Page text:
Novel concepts—whether practice-management companies, home health care or the first for-profit HMO—almost always have come from entrepreneurial firms, often backed by venture capital.
That venture capital has been drying up since ObamaCare was passed. Instead, the biggest wagers in health-care services are being placed by private equity, which is chasing opportunities to roll up parts of the existing infrastructure. For instance, there were 95 hospital mergers in 2014, 98 in 2013, and 95 in 2012. Compare that with 50 mergers in 2005, and 54 in 2006. Cheap debt and ObamaCare’s regulatory framework almost guarantee more consolidation. That will mean less choice for consumers.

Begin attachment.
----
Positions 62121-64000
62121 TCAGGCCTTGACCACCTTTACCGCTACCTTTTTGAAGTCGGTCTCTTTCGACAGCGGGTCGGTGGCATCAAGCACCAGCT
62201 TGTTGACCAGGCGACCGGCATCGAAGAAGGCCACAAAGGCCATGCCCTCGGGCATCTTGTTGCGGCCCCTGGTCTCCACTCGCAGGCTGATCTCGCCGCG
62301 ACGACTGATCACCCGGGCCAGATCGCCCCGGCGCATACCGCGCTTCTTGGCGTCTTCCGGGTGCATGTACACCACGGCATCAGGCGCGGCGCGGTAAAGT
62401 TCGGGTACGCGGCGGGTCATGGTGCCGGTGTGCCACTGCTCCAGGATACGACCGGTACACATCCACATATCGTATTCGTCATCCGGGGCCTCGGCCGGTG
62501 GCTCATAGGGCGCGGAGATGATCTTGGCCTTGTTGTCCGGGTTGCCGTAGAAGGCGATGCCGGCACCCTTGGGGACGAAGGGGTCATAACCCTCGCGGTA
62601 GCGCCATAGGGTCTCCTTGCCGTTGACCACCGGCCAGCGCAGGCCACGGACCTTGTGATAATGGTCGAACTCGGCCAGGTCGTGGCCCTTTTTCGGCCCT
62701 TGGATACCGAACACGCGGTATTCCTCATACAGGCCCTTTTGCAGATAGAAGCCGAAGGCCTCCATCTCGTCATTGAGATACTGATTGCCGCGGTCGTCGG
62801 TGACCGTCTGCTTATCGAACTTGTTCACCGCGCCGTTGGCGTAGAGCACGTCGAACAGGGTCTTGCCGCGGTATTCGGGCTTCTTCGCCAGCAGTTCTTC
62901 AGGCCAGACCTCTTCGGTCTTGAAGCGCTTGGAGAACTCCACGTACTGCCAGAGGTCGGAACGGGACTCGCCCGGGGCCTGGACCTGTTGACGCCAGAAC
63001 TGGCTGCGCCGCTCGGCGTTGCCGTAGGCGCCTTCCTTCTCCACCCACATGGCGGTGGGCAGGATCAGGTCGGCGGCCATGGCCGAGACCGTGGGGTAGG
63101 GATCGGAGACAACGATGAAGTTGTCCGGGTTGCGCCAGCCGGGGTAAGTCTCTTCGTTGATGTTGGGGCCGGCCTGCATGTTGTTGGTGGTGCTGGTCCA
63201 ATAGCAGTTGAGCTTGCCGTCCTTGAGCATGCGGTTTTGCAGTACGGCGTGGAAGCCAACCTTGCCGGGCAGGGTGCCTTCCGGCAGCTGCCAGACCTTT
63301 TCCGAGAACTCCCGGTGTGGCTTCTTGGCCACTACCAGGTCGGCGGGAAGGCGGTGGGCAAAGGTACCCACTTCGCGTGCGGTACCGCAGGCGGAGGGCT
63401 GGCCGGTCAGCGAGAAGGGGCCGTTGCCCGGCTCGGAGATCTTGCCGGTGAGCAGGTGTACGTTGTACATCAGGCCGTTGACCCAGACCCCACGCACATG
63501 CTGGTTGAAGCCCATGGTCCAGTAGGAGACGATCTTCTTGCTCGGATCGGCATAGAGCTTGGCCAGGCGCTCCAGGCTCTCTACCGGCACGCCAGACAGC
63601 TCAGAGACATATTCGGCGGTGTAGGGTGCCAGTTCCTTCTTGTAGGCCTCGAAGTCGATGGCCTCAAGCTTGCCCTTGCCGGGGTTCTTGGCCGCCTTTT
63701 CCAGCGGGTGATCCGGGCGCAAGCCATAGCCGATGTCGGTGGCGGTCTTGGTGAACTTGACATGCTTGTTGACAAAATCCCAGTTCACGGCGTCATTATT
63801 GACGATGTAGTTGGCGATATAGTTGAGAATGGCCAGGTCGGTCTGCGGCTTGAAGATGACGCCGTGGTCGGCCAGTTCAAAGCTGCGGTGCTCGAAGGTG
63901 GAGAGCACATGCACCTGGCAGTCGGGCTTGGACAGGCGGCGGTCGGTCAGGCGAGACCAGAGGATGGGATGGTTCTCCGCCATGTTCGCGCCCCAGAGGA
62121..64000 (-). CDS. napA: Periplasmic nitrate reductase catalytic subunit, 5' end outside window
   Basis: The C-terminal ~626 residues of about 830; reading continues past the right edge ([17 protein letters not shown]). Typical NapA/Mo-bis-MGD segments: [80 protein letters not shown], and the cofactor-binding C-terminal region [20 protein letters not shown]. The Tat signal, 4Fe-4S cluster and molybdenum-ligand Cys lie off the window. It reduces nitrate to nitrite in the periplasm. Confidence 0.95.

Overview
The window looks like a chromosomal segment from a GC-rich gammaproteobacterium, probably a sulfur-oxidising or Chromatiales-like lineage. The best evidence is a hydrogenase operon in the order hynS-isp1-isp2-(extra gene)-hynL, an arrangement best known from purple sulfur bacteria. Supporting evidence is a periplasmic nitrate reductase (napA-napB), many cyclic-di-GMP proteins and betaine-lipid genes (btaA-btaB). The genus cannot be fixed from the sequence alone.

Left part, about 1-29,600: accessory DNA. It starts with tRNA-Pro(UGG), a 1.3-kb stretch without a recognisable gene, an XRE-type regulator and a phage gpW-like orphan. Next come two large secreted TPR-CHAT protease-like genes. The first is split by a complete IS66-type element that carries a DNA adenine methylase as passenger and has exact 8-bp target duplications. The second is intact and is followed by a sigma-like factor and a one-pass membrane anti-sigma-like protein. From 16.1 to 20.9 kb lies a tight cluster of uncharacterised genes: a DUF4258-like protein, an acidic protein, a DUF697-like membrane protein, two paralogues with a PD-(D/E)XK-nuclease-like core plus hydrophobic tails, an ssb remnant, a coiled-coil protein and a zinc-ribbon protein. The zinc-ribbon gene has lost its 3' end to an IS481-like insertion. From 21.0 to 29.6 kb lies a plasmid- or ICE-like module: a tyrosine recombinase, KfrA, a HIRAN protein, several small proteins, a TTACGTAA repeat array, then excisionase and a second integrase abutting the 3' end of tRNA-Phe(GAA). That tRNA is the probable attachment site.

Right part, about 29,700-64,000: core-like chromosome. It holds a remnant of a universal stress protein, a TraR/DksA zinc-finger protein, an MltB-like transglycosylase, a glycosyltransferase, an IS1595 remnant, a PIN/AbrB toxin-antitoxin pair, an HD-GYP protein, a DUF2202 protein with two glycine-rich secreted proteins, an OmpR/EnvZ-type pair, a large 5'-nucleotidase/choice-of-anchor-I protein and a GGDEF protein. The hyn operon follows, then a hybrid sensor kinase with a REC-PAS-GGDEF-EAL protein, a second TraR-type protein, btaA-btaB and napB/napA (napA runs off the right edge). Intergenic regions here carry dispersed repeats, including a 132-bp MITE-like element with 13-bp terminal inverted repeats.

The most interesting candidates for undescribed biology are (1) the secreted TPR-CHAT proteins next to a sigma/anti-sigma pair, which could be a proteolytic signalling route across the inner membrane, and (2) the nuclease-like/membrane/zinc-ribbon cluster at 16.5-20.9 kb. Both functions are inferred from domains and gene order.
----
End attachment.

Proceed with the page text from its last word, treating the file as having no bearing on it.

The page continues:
(Scott Gottlieb, “How the Affordable Care Act Is Reducing Competition,” Wall Street Journal, July 5, 2015.)